Childrens book reviews by StorySnoops, judge a book by more than its cover, serving fresh scoops of new books for you every day
home
browse button
blog button
about us button
FAQ button
Follow and Share
Twitter Icon
Facebook Icon
Pinterest Icon
RSS Icon


Our Blog

Archive for May, 2011

Summer reading, pure and simple.

Tuesday, May 31st, 2011

Only two more weeks until school gets out in our neck of the woods. Are you ready? I’m not—I’ve just gotten my school day routine down! I am however getting excited about the thought of some fabulous reading time though.  At StorySnoops, we’ve been working on making some lists for summer reading for kids and we got into a good discussion about what exactly makes a good summer book.  Bottom line?  There seem to be two schools of thought.  There is the image of the summer book as a light, purely escapist read—something you wouldn’t be caught dead carrying into English class!  Then there is also the idea that you have lots of nice reading time, why not take on something a little meatier?  Something you can stretch a little bit to read at your own pace, without having to worry that someone is going to ask you to write a paper on it!  Regardless of which school of thought your kids fall into, we’ve got them covered.  My kids haven’t noticed yet, but I’ve been quietly making a little pile of books that I hope will entice them on one of these lovely summer days that are not so far away!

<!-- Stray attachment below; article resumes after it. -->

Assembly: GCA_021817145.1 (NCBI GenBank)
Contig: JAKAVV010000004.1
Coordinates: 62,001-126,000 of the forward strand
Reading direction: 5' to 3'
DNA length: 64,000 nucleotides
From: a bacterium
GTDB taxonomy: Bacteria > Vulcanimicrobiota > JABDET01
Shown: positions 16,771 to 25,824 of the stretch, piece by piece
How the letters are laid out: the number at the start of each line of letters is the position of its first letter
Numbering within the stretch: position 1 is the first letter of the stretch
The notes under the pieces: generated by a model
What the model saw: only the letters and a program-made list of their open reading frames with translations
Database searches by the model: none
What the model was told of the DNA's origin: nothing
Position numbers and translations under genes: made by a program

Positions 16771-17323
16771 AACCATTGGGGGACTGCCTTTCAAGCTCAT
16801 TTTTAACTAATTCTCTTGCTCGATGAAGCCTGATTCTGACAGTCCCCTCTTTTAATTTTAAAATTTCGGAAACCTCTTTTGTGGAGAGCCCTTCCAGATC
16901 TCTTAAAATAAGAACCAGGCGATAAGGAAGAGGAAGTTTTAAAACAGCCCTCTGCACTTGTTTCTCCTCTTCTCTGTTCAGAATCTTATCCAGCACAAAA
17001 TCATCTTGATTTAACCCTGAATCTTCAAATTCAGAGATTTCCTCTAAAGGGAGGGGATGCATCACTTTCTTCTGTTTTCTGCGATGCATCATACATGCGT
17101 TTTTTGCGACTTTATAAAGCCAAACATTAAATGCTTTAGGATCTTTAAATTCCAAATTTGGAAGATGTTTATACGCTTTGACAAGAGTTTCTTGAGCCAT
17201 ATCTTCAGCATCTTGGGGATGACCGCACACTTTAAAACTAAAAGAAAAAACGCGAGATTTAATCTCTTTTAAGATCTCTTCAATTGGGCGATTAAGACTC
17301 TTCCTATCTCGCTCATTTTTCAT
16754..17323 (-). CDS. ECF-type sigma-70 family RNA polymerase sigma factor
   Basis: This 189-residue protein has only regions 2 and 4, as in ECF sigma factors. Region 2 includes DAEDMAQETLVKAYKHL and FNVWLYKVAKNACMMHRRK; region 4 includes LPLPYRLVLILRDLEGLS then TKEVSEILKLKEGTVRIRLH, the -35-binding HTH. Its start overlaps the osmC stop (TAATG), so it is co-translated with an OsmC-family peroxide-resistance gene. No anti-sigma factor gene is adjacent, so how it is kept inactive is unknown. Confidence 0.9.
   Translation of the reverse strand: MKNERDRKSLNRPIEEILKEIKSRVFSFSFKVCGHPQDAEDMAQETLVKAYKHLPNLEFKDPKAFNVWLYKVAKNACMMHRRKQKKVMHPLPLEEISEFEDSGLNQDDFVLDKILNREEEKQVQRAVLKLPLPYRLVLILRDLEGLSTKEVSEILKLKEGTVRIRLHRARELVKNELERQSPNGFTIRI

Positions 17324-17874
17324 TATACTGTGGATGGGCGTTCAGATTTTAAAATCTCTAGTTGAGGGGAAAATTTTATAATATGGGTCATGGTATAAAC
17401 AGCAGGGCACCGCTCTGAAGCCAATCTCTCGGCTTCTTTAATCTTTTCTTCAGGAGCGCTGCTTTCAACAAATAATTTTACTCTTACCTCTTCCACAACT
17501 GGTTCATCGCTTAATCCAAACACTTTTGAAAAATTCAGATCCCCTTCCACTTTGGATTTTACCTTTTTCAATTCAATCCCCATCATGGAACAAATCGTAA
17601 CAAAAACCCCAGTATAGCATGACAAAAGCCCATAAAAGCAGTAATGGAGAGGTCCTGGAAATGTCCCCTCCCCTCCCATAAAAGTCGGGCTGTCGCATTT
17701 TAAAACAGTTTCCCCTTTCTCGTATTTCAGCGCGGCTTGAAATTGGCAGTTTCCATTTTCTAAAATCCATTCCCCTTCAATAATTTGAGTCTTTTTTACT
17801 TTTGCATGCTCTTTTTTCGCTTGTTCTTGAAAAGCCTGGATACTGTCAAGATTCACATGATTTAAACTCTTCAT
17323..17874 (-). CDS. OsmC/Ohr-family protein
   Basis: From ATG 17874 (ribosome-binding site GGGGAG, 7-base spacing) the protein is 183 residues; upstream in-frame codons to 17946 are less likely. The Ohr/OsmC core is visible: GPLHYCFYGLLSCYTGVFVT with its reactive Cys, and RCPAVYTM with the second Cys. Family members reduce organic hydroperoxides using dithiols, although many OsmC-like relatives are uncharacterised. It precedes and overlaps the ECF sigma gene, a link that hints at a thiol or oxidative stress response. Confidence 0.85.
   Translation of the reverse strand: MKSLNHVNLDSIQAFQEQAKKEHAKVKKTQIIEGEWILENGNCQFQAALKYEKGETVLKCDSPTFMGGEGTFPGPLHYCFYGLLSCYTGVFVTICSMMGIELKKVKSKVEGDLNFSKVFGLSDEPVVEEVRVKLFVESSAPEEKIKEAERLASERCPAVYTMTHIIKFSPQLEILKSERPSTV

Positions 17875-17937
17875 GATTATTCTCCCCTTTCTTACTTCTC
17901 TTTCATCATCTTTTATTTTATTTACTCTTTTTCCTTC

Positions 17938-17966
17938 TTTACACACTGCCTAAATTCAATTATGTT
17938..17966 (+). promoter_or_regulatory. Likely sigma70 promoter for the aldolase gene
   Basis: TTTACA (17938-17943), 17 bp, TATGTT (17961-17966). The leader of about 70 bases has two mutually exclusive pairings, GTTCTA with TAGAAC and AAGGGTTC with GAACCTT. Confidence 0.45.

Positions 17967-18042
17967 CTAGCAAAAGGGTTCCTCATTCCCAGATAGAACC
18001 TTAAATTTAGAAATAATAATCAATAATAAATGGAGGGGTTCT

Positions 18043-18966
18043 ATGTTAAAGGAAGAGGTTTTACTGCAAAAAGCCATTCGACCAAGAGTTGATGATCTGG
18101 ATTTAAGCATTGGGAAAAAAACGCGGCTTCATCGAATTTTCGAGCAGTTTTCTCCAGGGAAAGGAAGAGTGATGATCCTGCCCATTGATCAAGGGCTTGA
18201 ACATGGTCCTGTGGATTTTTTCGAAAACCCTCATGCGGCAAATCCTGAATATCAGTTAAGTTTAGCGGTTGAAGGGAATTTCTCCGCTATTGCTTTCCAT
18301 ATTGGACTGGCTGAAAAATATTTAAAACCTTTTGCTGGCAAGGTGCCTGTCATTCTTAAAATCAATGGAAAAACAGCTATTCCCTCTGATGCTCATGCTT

For my daughter: (finishing up 7th grade, voracious reader—newly interested in Dystopian lit, but equally happy with vampires or realistic fiction.  Has a very definite stated preference for a neatly wrapped up ending!)